Fueled by rage and disgust, Phoenix runs away from home. The situation there had become unbearable. In fact, things couldn’t get any worse.
**Content Warning: This book is a drama meant for those over 18 and contains explicit scenes. Therefore, it contains adult themes and scenes which deal with a difficult topic.
Phoenix knew it would be pointless to try running away. The whole time she stood shivering on the street she could feel watchful eyes on her. Yet, every time she looked over her shoulder there was no one there. Regardless, she wasn’t going to take the chance of ending up a star in one of those movies.
Just when she was beginning to think the guy wasn’t going to show, a long, black limo pulled up. Could she be so lucky? Doubtful, Stan’s headquarters didn’t look like the type of place catering to customers who arrived in limos.
She was surprised when the window slid down and the man at the wheel leaned toward her. “Phoenix?”
Before she could answer, another man who seemed to materialize out of thin air rushed forward, grabbing her forearm at the same time. He had to have been the one watching her. As her captor leaned into the window, he asked, “Do you have your papers?”
“Papers?” asked the driver, confused. “I have a transaction receipt.”
“Lemme see it,” the man said gruffly, rolling his eyes. What the fuck did the guy think he meant? Papers for rolling a joint? These rich bastards sure could be thick. Of course, the driver probably wasn’t rich. Not rich, but making a hell of a lot more than him, or anyone working with Stan, if he had to guess.
The driver held up the receipt. Nodding, the man holding her arm let go. Sneering at her, he said, “Prince Charming has arrived.”
He was gone before she could respond.
The driver came around and opened the door to the back for Phoenix. How bad could it be, she thought, I’m being treated with manners and a limo. She slid inside, making sure her skirt didn’t ride any further up, exposing her white lace thong.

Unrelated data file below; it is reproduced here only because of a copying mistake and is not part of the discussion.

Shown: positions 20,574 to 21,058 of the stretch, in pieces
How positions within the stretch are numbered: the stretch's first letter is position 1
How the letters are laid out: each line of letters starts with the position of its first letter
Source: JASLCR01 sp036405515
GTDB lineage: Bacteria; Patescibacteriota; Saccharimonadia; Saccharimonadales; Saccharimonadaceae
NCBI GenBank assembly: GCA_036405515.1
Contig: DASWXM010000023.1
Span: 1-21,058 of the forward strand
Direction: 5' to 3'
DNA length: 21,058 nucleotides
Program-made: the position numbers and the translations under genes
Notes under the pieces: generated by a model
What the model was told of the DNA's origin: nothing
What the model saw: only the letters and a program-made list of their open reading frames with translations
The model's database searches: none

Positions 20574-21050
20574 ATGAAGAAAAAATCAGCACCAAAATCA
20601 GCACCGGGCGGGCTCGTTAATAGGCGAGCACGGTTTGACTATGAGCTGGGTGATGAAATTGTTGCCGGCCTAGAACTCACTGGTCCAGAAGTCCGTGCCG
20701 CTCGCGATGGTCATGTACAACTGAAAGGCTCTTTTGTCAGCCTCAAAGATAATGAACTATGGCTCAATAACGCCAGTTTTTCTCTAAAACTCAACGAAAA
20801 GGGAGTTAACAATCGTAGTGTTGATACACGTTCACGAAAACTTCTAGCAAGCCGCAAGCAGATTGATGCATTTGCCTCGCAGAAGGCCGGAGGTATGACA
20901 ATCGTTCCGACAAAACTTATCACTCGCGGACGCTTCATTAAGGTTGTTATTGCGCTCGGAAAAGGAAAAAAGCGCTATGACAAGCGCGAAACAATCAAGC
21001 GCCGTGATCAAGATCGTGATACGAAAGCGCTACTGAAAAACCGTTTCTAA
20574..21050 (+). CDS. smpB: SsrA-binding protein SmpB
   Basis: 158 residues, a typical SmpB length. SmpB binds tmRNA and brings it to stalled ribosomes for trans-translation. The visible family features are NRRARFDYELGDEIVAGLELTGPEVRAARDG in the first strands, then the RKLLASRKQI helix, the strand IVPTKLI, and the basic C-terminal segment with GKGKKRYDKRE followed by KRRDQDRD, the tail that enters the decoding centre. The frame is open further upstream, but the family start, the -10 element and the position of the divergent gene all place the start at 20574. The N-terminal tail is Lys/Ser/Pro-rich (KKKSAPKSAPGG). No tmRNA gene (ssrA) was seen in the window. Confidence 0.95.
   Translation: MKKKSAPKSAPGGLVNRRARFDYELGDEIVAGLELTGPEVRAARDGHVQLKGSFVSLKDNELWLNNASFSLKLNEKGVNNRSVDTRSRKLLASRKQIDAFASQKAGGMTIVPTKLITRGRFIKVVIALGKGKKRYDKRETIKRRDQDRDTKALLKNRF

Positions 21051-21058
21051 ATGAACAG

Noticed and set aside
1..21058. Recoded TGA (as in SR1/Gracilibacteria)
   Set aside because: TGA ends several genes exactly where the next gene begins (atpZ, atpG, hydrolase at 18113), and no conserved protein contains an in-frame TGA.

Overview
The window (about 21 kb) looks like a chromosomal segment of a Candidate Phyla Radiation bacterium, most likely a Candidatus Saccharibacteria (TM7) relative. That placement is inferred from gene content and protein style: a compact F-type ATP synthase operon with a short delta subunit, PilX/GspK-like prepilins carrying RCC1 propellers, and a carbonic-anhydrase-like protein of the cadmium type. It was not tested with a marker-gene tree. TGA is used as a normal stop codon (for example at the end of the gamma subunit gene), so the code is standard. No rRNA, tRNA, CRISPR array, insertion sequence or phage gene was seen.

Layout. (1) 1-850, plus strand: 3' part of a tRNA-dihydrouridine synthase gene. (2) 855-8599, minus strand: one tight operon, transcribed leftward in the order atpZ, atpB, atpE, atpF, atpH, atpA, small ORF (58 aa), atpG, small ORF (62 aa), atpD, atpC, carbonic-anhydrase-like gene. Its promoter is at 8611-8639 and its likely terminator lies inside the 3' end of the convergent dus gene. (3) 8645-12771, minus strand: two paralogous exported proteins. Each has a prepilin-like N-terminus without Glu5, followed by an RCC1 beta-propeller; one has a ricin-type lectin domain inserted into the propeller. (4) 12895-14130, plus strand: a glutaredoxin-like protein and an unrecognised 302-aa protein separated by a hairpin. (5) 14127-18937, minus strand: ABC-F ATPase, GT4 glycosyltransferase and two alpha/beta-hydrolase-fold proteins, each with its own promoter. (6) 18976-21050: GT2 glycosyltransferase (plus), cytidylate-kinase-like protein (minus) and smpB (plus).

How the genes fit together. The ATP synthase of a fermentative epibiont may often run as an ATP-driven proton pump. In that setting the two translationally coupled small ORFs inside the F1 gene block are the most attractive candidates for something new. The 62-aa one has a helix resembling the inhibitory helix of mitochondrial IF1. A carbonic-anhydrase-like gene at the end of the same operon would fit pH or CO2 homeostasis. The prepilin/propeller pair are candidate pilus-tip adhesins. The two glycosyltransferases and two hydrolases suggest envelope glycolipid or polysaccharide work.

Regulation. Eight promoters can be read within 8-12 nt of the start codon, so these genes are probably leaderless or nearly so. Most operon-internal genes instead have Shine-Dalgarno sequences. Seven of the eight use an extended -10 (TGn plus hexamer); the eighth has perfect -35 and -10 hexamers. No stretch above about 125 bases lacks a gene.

Wordlessly, the driver shut the door and got in behind the wheel. Phoenix watched as he maneuvered expertly through the heavy Manhattan traffic. She shivered. With a limo like this she was probably being taken to one of the luxury hotels to service some old, rich guy. She fervently hoped he wasn’t too awful looking—or mean. It would be even better if he didn’t take long.
As time passed, however, they didn’t stop and soon they were on the freeway, leaving Manhattan behind. What the hell? Phoenix felt panic spreading through her insides once again. She was being taken out of the city. Did Stan agree to her going this far? What if he beat her—or worse—when she got back?
Then an even darker possibility entered her mind. What if she was never going to return? Fear prickled along her arms, causing her to shiver.
“Hello? Sir? Where are we going?” she asked, hoping to sound casual.
There was no response. In fact, she doubted the driver heard her, since the glass partition was up. Looking around for a button to push, she found none. Not only could the driver not hear her, she apparently couldn’t get the glass to open.
Panic fully set in. Phoenix pounded on the glass with her fists. “WHERE ARE YOU TAKING ME? WHERE ARE YOU TAKING ME?” She kept on with the pounding and screaming. The driver glanced in the mirror. His face revealed nothing.
All of a sudden, his voice filled the air. “Please stop pounding on the glass. I can’t hear it and I can’t hear you. If you promise not to scream and yell, I will allow you to be heard up front to ask a few questions. Nod your head if you feel like cooperating.”
Phoenix nodded her head energetically. He pushed a button and said, “I can hear you now.”
“Where are you taking me?” Her heart was pounding so hard she was sure she’d have a heart attack, teenager or not.
“My boss has bought you. You’ll be working for him in New Orleans.”
New Orleans? Bought her? “What do you mean, he bought me?”
“Just as I said, girl. You’re his property now. Your best bet is to relax and have a soda or a drink. It’s a long haul, and we only stop every four hours.”
Phoenix sobbed and started to ask another question.
“I’m turning off the sound now,” he informed her. The partition stayed intact.
As he slowed down for a toll booth, Phoenix tried to get the attention of the woman. She wore a bored expression, not bothering to even look inside the vehicle.
Phoenix anxiously tried the door. There should be enough time to get out of the car, perhaps wave someone down before the driver could get her.
Locked. Of course the damn doors were locked! Did she think she was dealing with a five-year-old? Would someone buy a woman to be used in the flesh trade and give them the opportunity to jump out of the car? Dejected, she bent over, head in her hands.
Caddy Rowland grew up with a stack of books that almost reached the ceiling before she was five. Books, along with her vivid imagination, have always been some of her closest friends.
She lives with her husband, who was her high school sweetheart. They are owned by two parrots. Besides being a writer, she is an artist. One can often find her “makin’ love to the color” (painting) with loud music blaring.
Her goal as an author is to make readers laugh, cry, think, and become intimately connected with her main characters. She writes dramatic novels showcasing the sublime joy and bitter tragedy of being human.